Thurs., July 31
Being traded is a wakeup experience. You're shaken from whatever comfort zone you were in with your team and then you get the call that you've been traded. I was dealt from the Cleveland Indians to the Toronto Blue Jays in 1991 and it was a major event in my career. It may look easy from afar, but being traded is quite difficult for several reasons.
First, you go through the feeling that your former team doesn't want you anymore. This is hard for a player because you're being separated from guys you've played with for some time and you've bonded with. It's not easy to let go of the allegiances that you've made during your time with a team. A baseball team is your family and you have to trade one in for another.
Second, you have to get used to your new role. I was lucky, as a starting pitcher my role didn't change, but for some it can change quite a bit. There are some pitchers who will be moved to the bullpen and some hitters who will be moved up in the lineup. That's a difficult position to be placed in because all of a sudden your responsibilities change immensely.
Third, without warning your personal and professional lives come crashing together. If a player has a family, they must decide whether if everyone is moving or just the player. Then you must decide where to move, too. Some players just rent a hotel for the rest of the season until they know for sure where they want to live. It's extremely burdensome to have to start thinking about moving while you're trying to concentrate on winning games.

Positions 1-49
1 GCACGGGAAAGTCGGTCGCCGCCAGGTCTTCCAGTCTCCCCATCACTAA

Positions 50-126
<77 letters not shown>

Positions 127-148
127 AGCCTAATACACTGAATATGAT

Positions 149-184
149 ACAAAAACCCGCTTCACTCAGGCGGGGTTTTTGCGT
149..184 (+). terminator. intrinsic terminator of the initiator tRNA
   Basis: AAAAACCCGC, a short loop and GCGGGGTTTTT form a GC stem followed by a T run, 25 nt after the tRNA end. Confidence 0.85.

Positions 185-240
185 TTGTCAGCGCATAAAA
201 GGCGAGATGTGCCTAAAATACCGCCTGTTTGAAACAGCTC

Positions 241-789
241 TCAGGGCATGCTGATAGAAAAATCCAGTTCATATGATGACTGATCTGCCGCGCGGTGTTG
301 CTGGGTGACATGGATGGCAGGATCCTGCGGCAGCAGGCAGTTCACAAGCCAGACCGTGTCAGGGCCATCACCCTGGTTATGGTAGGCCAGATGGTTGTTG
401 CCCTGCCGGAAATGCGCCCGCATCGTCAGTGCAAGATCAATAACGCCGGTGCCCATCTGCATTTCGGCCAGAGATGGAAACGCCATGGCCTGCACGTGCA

Finally, you have to start bonding with guys who you were attempting to defeat a few days before. You have to find your spot in the clubhouse and try to make friends and incorporate yourself into the team dynamic without stepping on any toes. If you're traded during the offseason, you have the chance to see what the dynamics of individual players personalities are, but not when you're traded in midseason.